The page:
One constant at Crondall is that teatime determines the length and type of game. Thus, when the church clock chimed four after the 38th over, that was our lot. Which everybody agreed was fine, particularly Hugh who was knackered and thrilled to have his first Cryptic ‘not out’. He had walked to the crease having never scored a run against Crondall and not scored a run this season, and surely would have felt no pressure but for the reminder as he put his gloves on. By then we were 73-3, Streeter and Wright having perished cheaply and the hobbling Keith having biffed a breezy 38. The Keith / Grinders running between wickets pantomime continued, this time without a victim, skipper being caught at cover for 23 with 108 on the board after 23 overs.

The Greenway / Seeckts union yielded 92 in 14 overs, not bad considering neither could find the gaps in the field, only eight fours coming in the partnership. Cupit’s red-inker was surely enough to entice him back for more.

Crondall’s chase was doomed when opener Knox was castled by Rod for 0. Goldsworthy (60) could have won the match for them, and we dropped him a couple of times to keep it interesting, but reliable partners were not forthcoming and he marched off without waiting for the umpire’s finger upon getting a thin edge that stuck in ‘keeper Cooper’s gloves. Hats off.

Pippa took a leaping blinder at gully off Gossy, then two more easy ones to earn the honour of buying his fifth catching jug since 1990. Previous occasions have been in June, July, August and September, so this completed a rare set.

Grinders’ ruthless rabbit hunt was complemented by respectable efforts from all the other bowlers, and when Cupit’s flight and guile lured a man down the track to (eventually) be stumped by Cooper, they all had a wicket.

At 92-9 we were mentally in the Plume of Feathers, but No11 Shepherd thrashed a profligate 48 to dent some otherwise flattering bowling figures. Evensong was well under way over the road when both teams cheerfully tucked into three Cryptic jugs and the Plume’s speciality fried potatoes, an absolute must if you ever go near Crondall.

team at Avorians2016
Grinders, first Michelle after 139 games / Hugh, 0, 77* and 89* so far this season

Sunday 2 May 2016
Avorians 154 -9 (40 overs)
SCCC 110 all out (32.4 overs)
Lost by 44 runs
SCCC won the toss, 40 over match

team at Avorians2016

Richard Seeckts writes:

Not many leaves on the trees as the Cryptics reconvened for the new season with enthusiasm and rust in equal measure. After a steady first 68 overs of the day, the end came rapidly as we lost six wickets for 19 in 32 deliveries. Your correspondent, the first of those six wickets, was in the changing room for the remainder of the collapse so readers are spared the detail. Suffice to say it was undignified.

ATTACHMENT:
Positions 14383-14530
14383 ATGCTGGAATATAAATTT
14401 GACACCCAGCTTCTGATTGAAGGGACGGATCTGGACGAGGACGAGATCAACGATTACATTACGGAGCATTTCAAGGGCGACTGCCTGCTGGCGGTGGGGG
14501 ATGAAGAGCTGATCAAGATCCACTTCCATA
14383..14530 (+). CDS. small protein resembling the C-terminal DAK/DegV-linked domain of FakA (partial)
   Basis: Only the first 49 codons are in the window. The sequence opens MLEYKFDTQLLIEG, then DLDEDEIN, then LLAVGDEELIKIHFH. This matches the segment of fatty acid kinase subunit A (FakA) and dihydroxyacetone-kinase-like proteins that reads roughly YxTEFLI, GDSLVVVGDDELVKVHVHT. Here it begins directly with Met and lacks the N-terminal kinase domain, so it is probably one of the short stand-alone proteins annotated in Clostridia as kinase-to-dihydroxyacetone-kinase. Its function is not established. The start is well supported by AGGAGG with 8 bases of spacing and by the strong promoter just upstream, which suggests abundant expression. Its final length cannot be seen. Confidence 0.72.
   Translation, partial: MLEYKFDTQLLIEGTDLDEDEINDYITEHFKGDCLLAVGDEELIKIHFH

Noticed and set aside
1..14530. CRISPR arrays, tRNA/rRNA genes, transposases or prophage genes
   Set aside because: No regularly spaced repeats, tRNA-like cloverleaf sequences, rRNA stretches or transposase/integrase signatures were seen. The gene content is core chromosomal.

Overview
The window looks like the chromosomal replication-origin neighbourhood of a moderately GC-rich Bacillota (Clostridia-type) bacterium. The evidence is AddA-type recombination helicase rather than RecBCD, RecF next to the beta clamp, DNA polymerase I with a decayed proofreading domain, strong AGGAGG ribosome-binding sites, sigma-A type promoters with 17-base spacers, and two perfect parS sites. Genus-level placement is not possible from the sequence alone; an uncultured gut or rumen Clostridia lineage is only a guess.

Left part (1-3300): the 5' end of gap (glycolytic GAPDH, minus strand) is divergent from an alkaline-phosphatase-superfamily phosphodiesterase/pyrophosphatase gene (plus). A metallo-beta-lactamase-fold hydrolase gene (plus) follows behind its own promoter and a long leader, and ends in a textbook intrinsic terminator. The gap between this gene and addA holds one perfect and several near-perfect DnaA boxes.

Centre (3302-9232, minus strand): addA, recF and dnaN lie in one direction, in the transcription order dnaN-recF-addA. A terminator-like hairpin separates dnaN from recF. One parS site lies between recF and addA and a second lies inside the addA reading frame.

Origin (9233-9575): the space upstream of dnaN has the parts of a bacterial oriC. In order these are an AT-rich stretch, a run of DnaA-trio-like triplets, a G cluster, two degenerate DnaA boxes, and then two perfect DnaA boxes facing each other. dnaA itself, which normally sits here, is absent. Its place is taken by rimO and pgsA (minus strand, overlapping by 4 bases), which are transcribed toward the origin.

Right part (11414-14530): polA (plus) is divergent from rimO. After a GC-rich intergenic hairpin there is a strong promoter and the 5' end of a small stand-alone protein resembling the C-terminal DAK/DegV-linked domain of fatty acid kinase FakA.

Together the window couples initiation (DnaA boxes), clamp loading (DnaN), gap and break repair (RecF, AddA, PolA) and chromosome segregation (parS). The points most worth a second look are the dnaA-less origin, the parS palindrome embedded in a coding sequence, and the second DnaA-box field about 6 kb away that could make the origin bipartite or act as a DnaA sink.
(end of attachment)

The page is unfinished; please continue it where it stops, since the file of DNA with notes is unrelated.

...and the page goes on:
Searching for positives, as real sportsmen do, Rod got through the game without injury – he wasn’t playing – Hugh didn’t drop two catches in the first over and Pippa out-scored his own age – no mean feat since his age is now higher than the best of Cryptic career averages. A case of peaking too early? We shall see.

Avorians have resisted the change to limited overs cricket longer than most, and we’ve had some decent declaration games there, but the incessant march of pyjama cricket seems to have got them now. New skipper Paul Bridges, complete with notepad and pen, led with conviction from the outset, undeterred by having only nine men and one woman from the 15 players available at the beginning of the week. Our 11th fielder was young Archie Goss. He lasted the full 40 overs and exceeded expectation, even making one fine stop with his foot that reminded us he was there because PAJA wasn’t.<

he slightly injured Daddy Goss’s third ball hit the stumps. Stu’s extended first over barely hit the cut strip but he has an element of surprise that keeps batsmen (and wicketkeeper) on their toes. In all, seven bowlers were used in quick succession and none took a pasting. Some sharp chances were dropped, two of them by Grinders off his own bowling. His was a very fine spell of 3-27, though the 138th consecutive occasion on which he hasn’t taken a five-for. He may have been fortunate to get an LBW, the young victim’s petulant protest to the umpire and volley of invective leaving little doubt that he had edged the ball onto his pad, and considerable doubt that he understood the fundamentals of cricket etiquette.

Bridges also bagged three, the Seeckts boys’ drops sparing him the need to buy a jug. Sophie Cooper was parsimonious as ever and 154 looked modest enough to chase down after the usual bumper tea.

Turns out we didn’t have the batting or stomach for the occasion, Pip aside. Hugh spooned one to mid-off early on, Grinders got his leg bang in the way of a straight one, Seeckts Jnr and Snr nudged a few around before hitting in the air, Gossy and Stu likewise. Bridge slapped a couple to the boundary but missed a straight one, leaving Gavin and daughter to make the last 45 runs. Didn’t survive one ball. Archie was spared.

Which all made Pippa’s 58 look rather good. Patient, measured, some would say dull, but a damned sight better than the rest of us. “There’s life in the old dog yet” he muttered to me upon reaching 50. Woof woof.